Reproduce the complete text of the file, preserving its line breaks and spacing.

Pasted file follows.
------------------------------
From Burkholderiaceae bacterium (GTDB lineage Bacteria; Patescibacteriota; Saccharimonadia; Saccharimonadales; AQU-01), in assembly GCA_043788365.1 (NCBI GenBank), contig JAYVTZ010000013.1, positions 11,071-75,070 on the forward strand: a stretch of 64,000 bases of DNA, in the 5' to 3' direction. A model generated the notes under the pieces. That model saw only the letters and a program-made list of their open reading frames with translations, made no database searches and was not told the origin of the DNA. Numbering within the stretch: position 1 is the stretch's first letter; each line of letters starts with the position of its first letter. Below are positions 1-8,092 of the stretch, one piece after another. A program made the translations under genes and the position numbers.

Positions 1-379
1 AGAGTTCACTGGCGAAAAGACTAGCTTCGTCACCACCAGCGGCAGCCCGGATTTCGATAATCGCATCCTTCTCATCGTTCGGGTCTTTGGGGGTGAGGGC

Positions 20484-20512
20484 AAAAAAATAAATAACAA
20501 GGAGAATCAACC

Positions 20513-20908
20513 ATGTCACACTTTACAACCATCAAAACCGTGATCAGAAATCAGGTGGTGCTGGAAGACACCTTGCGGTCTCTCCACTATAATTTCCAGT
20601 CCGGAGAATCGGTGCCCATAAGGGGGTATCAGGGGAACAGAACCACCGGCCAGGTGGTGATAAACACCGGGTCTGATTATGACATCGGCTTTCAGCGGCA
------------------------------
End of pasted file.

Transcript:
From Burkholderiaceae bacterium (GTDB lineage Bacteria; Patescibacteriota; Saccharimonadia; Saccharimonadales; AQU-01), in assembly GCA_043788365.1 (NCBI GenBank), contig JAYVTZ010000013.1, positions 11,071-75,070 on the forward strand: a stretch of 64,000 bases of DNA, in the 5' to 3' direction. A model generated the notes under the pieces. That model saw only the letters and a program-made list of their open reading frames with translations, made no database searches and was not told the origin of the DNA. Numbering within the stretch: position 1 is the stretch's first letter; each line of letters starts with the position of its first letter. Below are positions 1-8,092 of the stretch, one piece after another. A program made the translations under genes and the position numbers.

Positions 1-379
1 AGAGTTCACTGGCGAAAAGACTAGCTTCGTCACCACCAGCGGCAGCCCGGATTTCGATAATCGCATCCTTCTCATCGTTCGGGTCTTTGGGGGTGAGGGC

Positions 20484-20512
20484 AAAAAAATAAATAACAA
20501 GGAGAATCAACC

Positions 20513-20908
20513 ATGTCACACTTTACAACCATCAAAACCGTGATCAGAAATCAGGTGGTGCTGGAAGACACCTTGCGGTCTCTCCACTATAATTTCCAGT
20601 CCGGAGAATCGGTGCCCATAAGGGGGTATCAGGGGAACAGAACCACCGGCCAGGTGGTGATAAACACCGGGTCTGATTATGACATCGGCTTTCAGCGGCA